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Rumblings & Bumblings Responses: Miss Ya, Marble; Gourmet's Goodbye; Library 101

1) Williamsburg: No one wanted to chime in about specifics regarding the rumored 15-story apartment building at 444 Graham Avenue, but there was some Marino Marble & Tile nostalgia: "I'm a little sad to see #444 go, but at least the business is staying in the neighborhood (Grand & Morgan). Now I gotta walk by yet another empty construction site for the next six years... let's hope they're good neighbors." Touching.

2) East Village: Also, no further information on the 18-floor residential building planned for the SE corner of 14th Street and Third Avenue. We do, however, have a picture of the corner, complete with the City Gourmet's moving sign. The sign is actually fairly spectacular (the word "chillax" is used), so we recommend dropping by.

3) Libraries: Did the NYPL sell off some properties under the table? Someone who knows way too much about libraries fills us in: "bloggers should never assume anything. I don't think the NYPL has actually sold either property yet, but the key word is YET."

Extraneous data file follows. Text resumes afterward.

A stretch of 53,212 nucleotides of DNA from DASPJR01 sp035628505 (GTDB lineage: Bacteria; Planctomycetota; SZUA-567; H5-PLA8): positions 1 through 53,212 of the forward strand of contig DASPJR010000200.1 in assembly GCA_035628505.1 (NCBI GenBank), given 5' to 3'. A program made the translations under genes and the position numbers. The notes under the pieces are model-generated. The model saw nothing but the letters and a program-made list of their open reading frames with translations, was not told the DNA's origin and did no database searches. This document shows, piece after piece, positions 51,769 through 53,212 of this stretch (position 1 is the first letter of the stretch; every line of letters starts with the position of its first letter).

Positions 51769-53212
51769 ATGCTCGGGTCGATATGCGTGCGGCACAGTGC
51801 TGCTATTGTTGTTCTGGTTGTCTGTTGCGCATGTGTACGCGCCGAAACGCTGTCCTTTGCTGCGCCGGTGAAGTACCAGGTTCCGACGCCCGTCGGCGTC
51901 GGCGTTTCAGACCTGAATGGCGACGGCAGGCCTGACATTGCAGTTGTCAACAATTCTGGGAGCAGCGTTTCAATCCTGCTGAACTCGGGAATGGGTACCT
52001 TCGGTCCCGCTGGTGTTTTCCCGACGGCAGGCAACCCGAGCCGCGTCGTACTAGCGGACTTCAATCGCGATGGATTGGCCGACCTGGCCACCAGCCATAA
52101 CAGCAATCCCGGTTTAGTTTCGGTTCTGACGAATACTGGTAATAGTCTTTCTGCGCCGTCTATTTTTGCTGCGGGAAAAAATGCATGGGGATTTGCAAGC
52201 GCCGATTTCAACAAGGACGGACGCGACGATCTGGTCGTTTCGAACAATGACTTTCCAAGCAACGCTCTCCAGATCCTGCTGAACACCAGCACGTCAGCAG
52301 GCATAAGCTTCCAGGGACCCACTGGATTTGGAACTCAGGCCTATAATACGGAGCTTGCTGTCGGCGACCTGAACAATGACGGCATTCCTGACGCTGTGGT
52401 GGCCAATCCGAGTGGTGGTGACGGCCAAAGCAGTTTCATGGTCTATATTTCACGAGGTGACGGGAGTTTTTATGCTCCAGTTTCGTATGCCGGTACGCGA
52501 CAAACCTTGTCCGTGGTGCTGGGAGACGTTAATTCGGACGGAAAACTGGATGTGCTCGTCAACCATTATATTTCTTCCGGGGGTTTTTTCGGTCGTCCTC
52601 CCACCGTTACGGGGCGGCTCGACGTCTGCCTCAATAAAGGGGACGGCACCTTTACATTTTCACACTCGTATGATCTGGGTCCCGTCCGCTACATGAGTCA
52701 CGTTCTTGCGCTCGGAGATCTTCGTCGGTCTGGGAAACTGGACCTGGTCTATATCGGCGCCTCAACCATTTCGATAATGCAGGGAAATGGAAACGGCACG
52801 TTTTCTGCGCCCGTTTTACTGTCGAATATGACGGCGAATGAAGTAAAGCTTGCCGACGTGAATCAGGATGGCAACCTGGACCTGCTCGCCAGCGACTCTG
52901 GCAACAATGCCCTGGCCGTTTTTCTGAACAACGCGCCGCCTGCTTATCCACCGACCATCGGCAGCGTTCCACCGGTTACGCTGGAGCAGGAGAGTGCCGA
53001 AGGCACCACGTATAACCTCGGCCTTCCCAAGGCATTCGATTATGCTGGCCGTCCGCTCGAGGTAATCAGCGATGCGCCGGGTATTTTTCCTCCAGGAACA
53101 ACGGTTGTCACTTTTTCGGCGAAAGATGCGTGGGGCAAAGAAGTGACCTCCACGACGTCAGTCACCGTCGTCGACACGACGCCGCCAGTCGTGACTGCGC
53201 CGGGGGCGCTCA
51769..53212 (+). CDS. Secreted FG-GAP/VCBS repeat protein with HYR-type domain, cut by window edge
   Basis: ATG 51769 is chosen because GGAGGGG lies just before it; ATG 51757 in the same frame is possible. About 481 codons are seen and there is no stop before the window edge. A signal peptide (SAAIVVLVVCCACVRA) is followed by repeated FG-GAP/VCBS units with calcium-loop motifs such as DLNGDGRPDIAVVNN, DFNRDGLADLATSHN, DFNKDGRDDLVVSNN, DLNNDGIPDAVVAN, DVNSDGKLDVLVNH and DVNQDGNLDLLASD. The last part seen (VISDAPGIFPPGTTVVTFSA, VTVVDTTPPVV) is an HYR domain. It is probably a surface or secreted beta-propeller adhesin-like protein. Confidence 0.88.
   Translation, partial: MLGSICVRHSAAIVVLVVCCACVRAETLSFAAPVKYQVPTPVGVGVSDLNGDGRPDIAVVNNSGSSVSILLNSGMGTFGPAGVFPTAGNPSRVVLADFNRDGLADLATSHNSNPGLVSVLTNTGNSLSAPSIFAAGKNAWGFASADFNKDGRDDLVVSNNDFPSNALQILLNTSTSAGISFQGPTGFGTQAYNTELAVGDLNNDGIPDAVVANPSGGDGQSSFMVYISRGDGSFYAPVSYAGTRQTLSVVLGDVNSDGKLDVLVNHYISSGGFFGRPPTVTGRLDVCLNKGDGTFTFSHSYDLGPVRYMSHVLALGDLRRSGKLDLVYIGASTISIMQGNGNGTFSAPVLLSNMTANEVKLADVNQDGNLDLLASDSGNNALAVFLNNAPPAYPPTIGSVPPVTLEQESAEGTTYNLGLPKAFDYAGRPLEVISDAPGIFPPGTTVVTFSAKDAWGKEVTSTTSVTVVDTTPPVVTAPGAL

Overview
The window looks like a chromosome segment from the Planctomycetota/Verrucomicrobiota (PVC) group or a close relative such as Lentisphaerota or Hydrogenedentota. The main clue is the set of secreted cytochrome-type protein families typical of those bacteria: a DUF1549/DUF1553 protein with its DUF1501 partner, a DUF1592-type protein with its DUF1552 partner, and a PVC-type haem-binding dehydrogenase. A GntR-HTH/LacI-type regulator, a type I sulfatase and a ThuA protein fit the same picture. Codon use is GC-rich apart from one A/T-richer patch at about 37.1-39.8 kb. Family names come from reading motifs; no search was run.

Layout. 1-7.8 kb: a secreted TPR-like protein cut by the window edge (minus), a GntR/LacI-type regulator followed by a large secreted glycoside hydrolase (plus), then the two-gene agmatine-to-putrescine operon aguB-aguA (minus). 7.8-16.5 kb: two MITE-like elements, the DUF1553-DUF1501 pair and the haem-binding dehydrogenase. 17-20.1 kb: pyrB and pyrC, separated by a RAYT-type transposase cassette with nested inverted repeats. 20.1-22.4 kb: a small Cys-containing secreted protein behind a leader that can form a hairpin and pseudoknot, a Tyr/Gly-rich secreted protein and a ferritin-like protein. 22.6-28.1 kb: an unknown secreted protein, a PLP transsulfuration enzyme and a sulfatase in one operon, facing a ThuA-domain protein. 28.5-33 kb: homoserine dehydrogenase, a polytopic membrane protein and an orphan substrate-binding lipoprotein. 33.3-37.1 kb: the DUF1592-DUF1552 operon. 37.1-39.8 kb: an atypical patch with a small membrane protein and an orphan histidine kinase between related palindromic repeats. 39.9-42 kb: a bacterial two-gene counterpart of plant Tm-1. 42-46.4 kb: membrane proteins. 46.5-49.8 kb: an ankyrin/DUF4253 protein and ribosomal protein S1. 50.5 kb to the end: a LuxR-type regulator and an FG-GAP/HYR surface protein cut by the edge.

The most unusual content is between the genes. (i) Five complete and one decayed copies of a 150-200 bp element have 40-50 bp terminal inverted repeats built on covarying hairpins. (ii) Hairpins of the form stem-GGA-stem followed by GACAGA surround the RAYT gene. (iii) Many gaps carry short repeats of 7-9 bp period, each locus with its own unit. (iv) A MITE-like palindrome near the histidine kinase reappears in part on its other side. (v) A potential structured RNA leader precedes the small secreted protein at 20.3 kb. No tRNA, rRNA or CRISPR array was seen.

The library is in the midst of a reorganization, ostensibly to address the historic split between the research and branch libraries. The 42nd Street library and the Science, Industry, and Business Library (SIBL) at 34th Street are run by the Research Division, whereas both the Mid-Manhattan Library (the former Arnold Constable department store at the southeast corner of Fifth and 40th) and the Donnell on 53rd are part of the branch system. But, they are not ordinary branches; they are "central branches." Apparently, the notion is that, if you are going to fuse the two parts of the library, then central branches are illogical, inefficient duplications of the research libraries located in the same part of town. Cant aside, this all provides a convenient excuse to cash in on real estate, so NYPL intends to sell off both the Donnell and the Mid-Manhattan. A Mid-Manhattan lending library will presumably be stuffed somewhere in the 42nd Street building. Since the Mid-Manhattan Library contains five large floors of open stacks, that's a lot of stuffing. Historical note: As I recall, the Mid-Manhattan Library opened in 1982; before that, a lending library operated within the 42nd Street library, in one large room in the basement, which is now the Celeste Bartos auditorium.